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Reviving The FRA Youth Scholarships Home Sweet Home Rocks & Fossils are Cool Rock Give-Aways Starting a Junior Group Developing a Youth Program Junior Point of View Part 1 Junior Point of View Part 2 Economics II

By George and Rena Everett
November 1998 Lodestar (SFMS Newsletter)

As our guest editorial for this month, we are submitting the 
second installment of our daughter Terry's Camp Carver report. I thought it was especially timely in view of Allan Young's article that you reprinted in the August/September issue.


Is there one mineral that catches your eye no matter where you are and no matter what else you are trying to concentrate on? One that always seems elusive, because, like a true rockhound, you want to collect it, but for some reason you can't? I feel that way about rhodochrosite. From the minute I knew what rhodochrosite was, it seems that I have been searching for that perfect rhombohedron. From gem show to gem show, I have looked for the ultimate specimen for my collection ... a beautiful showy, and expensive, piece from the Sweet Home Mine in Alma, Colorado. However, until August, I was a lowly graduate student with no budget to speak of So I drooled and dreamed. In Rock and Gem magazine, I read about the miners at Sweet Home finding the Alma King. I also read about the Denver Museum of Natural History's acquisition of both it and the huge Sweet Home wall of rhodochrosite for its permanent exhibit. After reading about that, I found myself wishing that lived in a state that wasn't so far from Colorado. I always said that somehow I would get to Denver to see them, but I wasn't really sure how.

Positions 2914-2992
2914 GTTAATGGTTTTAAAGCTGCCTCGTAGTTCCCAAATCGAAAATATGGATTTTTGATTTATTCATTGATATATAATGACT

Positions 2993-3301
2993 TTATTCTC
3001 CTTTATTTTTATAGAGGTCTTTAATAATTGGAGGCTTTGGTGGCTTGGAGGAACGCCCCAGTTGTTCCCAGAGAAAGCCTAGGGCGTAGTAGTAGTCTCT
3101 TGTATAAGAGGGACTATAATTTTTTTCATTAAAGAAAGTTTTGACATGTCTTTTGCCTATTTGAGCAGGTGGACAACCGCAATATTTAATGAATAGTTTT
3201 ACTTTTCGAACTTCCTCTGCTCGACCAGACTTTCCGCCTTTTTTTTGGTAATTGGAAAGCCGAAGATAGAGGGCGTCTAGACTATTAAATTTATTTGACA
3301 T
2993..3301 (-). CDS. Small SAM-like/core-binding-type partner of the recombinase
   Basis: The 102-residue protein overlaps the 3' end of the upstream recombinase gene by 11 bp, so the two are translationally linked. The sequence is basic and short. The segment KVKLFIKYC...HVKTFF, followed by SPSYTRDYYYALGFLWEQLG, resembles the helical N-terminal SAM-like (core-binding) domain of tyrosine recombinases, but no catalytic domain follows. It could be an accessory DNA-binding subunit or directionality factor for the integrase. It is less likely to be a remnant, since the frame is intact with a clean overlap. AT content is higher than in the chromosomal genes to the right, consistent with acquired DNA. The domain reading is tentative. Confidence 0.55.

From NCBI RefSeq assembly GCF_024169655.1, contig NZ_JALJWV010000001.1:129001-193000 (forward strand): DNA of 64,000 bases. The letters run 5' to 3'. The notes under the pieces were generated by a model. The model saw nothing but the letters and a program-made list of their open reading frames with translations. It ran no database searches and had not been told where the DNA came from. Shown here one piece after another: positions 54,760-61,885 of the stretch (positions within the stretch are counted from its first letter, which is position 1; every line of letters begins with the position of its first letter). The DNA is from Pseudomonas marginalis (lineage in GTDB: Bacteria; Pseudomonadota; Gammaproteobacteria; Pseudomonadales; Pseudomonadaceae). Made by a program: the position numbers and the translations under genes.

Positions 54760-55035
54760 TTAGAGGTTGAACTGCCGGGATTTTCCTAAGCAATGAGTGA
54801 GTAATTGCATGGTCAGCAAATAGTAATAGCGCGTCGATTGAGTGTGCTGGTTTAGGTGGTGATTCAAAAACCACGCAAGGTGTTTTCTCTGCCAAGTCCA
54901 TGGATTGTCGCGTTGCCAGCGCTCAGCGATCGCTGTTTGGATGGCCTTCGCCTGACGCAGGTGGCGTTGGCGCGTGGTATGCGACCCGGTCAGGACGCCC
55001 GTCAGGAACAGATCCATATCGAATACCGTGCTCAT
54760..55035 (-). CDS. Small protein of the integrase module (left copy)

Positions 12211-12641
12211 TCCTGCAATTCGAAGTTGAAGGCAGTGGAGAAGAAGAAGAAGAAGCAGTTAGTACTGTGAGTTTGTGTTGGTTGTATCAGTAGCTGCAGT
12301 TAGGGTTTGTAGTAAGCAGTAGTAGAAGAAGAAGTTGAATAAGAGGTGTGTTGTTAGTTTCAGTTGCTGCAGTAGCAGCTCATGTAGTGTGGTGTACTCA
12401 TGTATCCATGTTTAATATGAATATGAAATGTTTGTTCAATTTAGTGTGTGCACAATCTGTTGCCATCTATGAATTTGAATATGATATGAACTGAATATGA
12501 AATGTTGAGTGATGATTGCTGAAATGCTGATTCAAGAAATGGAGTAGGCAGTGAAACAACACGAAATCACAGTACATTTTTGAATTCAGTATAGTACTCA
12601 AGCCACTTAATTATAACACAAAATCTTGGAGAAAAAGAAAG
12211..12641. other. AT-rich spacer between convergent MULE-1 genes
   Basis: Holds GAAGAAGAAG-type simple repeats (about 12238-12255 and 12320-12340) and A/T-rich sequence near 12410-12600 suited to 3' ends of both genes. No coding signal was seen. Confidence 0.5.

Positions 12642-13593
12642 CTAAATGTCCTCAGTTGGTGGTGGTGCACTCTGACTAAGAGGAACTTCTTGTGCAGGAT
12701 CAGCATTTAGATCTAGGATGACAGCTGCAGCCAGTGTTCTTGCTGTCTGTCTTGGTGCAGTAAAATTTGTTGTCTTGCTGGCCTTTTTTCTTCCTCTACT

My chance came this past summer, when Camp Carver, the geology camp for kids that I work with, decided to take its trip to ... COLORADO! I couldn't wait! Our first stop was the Denver Museum, where I fin0y got to see the Alma King and the Wall. Not only was I in awe of what I saw, but my campers were, too. We didn't want to leave. I almost decided that the small corridor of the museum where the wall is, would make a lovely home. As we were leaving our first camp site and heading toward our second, our camp director made a huge mistake. He nonchalantly told me that the Sweet Home Mine was about half an hour away. My heart started to race. I couldn't believe my luck. If we were that close to the mine, surely, I could work something out--maybe not a collecting trip, but at least a chance to see the mine whose specimens had eluded me for so long. I started looking at our geologic guide books trying to see if the company that owns the mine ever lets groups visit. One of the books gave a place to call to find information, spent the next hour talking to people and explaining our situation. A nice lady in Alma finally gave me the name of Brian Lees. Mr. Lees is in charge of a group of investors, The Collector's Edge of Golden, Colorado, who own the Sweet Home now. I called him, and to my excitement, he said one little word that made my heart leap into my throat, "Yes!" He said that as long as we were careful, we could hunt the Sweet Home dumps